Probability. With all these strategies, there is the caveat that they work only on average. There’s no guarantee that they’ll work every time. In fact, a Renaissance employee once noted that the firm’s trades are profitable just 50.75% of the time.
This year provides a perfect case in point. Since May 1, when the maxim says you’re supposed to sell, the S&P 500 has gained 13%. The upshot: If you want to pursue strategies like those described above, it isn’t easy. You need to roll the dice a lot of times and put a lot of money behind it.
Persistence. In economics, there’s the “five-dollar bill theorem.” The idea is that you’ll rarely find money just lying on the ground. That’s because someone else will have already picked it up. It’s the same with investment markets. Whenever a trading strategy starts to work, others take notice and jump on board, and that tends to make the profit opportunity disappear. At Renaissance, in fact, employees are reportedly always changing the firm’s models because of this. The upshot: Even if a strategy worked in the past, there’s no guarantee that’ll continue.
What should you do? As always, my advice is to keep things simple. In my opinion, the best investment for most people, most of the time, is a simple total market index fund.
But I’m not an absolutist. As I said, there is an element of truth to most market anomalies. If you want to incorporate them into your portfolio, here are my six recommended precautions:
1. Be sure there’s logic underpinning the strategy. In other words, make sure it isn’t a case of correlation without causation. Please don’t bet on sunspots.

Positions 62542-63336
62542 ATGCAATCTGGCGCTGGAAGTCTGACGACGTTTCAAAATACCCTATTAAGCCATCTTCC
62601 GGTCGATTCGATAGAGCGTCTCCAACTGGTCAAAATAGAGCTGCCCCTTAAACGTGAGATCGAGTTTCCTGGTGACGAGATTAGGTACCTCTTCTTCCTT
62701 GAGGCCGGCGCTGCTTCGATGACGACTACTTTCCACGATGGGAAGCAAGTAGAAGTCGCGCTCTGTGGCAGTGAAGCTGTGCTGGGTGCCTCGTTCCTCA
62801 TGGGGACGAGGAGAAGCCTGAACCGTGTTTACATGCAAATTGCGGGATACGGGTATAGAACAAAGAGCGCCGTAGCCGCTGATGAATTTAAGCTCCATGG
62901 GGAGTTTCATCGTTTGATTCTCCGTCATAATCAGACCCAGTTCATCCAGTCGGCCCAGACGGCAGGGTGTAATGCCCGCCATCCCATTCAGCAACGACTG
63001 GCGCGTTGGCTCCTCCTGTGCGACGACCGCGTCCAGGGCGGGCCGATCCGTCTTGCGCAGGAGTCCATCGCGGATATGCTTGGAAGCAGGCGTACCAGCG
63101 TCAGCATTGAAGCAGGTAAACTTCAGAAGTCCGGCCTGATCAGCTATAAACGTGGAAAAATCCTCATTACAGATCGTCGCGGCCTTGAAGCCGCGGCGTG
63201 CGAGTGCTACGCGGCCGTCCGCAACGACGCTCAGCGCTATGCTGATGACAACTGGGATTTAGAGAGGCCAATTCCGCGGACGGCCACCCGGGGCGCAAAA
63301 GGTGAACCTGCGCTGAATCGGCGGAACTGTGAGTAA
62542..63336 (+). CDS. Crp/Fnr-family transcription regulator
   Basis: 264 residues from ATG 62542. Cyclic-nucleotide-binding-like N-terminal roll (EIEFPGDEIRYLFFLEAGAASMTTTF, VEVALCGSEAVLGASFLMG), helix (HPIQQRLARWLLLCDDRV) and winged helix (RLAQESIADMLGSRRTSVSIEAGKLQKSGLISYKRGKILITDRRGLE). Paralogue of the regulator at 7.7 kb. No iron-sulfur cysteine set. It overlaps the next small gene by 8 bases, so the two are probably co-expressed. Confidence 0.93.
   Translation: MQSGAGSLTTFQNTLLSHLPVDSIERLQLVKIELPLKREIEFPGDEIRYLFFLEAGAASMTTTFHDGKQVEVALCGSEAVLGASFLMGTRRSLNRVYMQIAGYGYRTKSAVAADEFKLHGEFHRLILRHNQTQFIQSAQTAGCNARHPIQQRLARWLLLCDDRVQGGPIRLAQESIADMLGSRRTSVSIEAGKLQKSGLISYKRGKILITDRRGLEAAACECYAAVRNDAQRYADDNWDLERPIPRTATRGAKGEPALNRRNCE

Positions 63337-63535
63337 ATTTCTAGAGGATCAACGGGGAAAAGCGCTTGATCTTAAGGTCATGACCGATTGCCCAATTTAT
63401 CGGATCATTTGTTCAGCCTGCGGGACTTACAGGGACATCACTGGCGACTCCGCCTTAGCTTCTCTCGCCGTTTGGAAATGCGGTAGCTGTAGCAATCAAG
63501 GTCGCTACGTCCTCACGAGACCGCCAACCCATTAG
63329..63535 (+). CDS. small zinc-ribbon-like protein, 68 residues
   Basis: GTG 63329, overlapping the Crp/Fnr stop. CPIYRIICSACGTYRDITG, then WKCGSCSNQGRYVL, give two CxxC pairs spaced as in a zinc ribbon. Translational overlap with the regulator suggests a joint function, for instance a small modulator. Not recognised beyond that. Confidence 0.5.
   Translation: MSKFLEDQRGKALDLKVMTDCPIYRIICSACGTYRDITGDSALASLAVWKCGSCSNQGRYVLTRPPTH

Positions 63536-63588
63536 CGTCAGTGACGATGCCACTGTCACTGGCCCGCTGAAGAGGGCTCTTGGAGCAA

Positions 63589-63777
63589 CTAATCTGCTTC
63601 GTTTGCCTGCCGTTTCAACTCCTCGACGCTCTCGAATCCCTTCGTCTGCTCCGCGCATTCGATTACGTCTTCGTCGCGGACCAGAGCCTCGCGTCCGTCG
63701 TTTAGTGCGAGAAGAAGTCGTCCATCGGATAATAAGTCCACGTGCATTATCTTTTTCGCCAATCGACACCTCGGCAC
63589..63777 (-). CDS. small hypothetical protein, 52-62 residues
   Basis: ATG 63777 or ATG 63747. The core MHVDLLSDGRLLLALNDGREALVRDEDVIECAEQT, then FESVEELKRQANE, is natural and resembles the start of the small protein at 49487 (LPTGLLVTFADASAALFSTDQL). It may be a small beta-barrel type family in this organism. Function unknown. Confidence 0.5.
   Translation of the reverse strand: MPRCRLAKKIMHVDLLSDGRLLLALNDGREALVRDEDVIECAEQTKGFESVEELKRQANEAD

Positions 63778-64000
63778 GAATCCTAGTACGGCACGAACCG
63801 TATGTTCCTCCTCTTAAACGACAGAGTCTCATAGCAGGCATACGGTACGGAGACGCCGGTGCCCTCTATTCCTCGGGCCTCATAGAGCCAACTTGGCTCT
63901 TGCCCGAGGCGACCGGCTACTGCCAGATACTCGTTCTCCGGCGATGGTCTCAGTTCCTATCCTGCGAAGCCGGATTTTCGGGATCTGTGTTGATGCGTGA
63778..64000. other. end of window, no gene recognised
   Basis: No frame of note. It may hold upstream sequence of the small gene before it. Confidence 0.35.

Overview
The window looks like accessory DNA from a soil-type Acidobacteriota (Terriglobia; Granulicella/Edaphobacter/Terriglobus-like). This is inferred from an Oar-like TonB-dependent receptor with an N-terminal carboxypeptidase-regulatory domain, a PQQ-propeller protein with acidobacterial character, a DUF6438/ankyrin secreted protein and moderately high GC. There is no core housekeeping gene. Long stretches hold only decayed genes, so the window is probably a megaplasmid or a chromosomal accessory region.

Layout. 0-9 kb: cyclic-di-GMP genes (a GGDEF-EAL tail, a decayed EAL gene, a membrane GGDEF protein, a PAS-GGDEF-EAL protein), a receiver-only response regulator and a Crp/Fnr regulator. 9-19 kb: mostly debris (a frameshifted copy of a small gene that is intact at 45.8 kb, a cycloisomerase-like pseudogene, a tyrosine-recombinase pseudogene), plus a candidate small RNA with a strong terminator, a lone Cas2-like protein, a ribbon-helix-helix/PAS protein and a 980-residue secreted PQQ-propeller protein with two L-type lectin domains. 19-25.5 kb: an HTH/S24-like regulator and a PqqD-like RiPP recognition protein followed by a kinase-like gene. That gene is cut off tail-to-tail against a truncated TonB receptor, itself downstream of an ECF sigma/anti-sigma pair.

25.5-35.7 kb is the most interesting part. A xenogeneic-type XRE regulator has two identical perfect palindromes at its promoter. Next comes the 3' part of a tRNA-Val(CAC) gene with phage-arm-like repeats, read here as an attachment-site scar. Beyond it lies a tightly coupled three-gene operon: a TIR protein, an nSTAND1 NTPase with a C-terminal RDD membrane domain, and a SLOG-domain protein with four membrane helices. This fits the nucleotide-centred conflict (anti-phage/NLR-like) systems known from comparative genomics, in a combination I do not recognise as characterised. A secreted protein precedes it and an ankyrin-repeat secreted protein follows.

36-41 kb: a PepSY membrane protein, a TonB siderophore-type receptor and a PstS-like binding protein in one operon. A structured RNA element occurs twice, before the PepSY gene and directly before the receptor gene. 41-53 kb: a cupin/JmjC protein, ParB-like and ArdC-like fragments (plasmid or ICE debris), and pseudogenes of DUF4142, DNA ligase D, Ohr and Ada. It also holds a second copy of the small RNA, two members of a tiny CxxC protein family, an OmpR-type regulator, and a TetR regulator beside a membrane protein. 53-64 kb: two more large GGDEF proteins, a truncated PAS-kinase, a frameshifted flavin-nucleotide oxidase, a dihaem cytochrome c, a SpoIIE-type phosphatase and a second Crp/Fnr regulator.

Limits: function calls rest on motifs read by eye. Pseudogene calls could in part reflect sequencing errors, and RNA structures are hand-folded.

2. Use funds. It’s hard enough to make these strategies work. You definitely don’t want to also be buying and selling hundreds of individual securities.
3. Keep your bets small. Many people—me included—believe that small-cap and value stocks will deliver better performance over time. Still, I recommend just a modest tilt toward these stocks when building a portfolio. Never put all your chips on one corner of the market, no matter how compelling the historical data.
4. Be selective. Some of these anomalies run counter to each other—like putting on a coat and then turning on the air conditioner. Be careful if you’re thinking of adding more than one to your portfolio.
5. Manage taxes. If you’re buying a fund that pursues any kind of active trading strategy, be sure to hold that fund in a retirement account, where there won’t be a tax impact.
6. Be patient. The worst thing an investor can do is to make a bet and then sell out when the bet starts to sour. When you’re betting on anomalies, you should expect periods of underperformance—potentially long periods. That’s another reason to keep your bets small. That way, your losses should never be large enough to force you into selling at an inopportune time.
Adam M. Grossman’s previous articles include Divvying Up Dollars, Less Than the Truth and No, I’m Better. Adam is the founder of Mayport Wealth Management, a fixed-fee financial planning firm in Boston. He’s an advocate of evidence-based investing and is on a mission to lower the cost of investment advice for consumers. Follow Adam on Twitter @AdamMGrossman.